Cambridgeshire mayor says current regional bus network is not fit for purpose
A new Centre for Cities’ report, supported by three bus operators, has called on England’s metro mayors to take control of bus networks in order to double passenger numbers.
The report criticises the current deregulated system, describing them as ‘local private monopolies’ that have failed to deliver on the promise of better services and increased choice for passengers.
Instead, the report says, prices have risen and the quality of services has fallen relative to car and rail. Meanwhile socially-important bus routes are often cut to safeguard profits, leaving local authorities to pick up the tab.
The report recommends that all metro mayors should begin the process of bringing bus networks under their control. The government has already given them powers to do this but most have been slow to use them so far. If the next government and metro mayors show the political will, then franchising urban bus networks numbers could be worth £805m to the national economy over the next decade.
In London, between 1999 and 2009, the number of annual bus journeys on the franchised network increased by one billion while in almost every other major city they declined.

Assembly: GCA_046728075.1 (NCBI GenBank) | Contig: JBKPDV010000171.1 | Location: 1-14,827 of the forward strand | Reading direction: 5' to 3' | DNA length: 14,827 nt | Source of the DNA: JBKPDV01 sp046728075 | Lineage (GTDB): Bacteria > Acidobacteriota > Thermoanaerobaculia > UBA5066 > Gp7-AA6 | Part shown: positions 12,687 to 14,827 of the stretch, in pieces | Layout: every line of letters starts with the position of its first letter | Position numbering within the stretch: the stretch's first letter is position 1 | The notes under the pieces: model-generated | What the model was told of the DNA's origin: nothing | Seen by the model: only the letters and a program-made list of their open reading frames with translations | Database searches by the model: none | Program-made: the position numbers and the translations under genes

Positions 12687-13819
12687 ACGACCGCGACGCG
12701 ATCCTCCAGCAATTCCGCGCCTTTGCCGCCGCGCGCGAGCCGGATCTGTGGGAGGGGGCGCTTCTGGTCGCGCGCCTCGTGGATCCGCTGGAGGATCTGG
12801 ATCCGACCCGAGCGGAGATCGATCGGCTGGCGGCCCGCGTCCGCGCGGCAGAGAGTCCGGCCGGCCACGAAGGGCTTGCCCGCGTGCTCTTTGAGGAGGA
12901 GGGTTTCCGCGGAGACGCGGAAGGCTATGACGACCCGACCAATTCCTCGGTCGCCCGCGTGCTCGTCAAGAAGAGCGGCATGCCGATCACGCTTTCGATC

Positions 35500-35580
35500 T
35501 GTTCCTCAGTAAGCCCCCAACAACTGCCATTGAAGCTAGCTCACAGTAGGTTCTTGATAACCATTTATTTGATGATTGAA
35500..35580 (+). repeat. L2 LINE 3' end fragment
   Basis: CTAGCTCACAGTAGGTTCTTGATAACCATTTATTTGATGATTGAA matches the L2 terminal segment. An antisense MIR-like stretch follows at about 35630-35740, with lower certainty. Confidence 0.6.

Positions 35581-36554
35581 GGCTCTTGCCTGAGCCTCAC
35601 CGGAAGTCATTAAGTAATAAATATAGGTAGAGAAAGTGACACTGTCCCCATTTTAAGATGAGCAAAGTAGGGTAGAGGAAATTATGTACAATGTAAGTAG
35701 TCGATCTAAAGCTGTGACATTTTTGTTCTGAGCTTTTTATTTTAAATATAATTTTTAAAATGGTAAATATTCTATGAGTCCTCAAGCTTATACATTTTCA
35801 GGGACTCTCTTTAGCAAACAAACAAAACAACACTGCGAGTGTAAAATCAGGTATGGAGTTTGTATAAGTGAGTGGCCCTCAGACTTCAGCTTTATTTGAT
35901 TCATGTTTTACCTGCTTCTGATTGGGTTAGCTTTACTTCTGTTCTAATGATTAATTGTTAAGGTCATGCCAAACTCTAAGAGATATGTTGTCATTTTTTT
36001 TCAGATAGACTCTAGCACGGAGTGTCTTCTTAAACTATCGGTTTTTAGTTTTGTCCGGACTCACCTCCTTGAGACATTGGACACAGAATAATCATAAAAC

Andrew Carter, Centre for Cities chief executive, said: “Bus deregulation promised to give passengers more choice and lower fares but 30 years on it has failed. To reverse this trend, metro mayors should use the powers that they already possess and franchise their local bus networks. They should also set themselves an ambitious target to double the number of passengers using buses.”
Cambridgeshire and Peterborough mayor James Palmer said: “Buses form a fundamental component of our public transport offering but the network we currently have is not fit for purpose. We are currently undertaking a major review of bus services across Cambridgeshire and Peterborough and all options will be considered to bring in the improvements that are urgently needed.”
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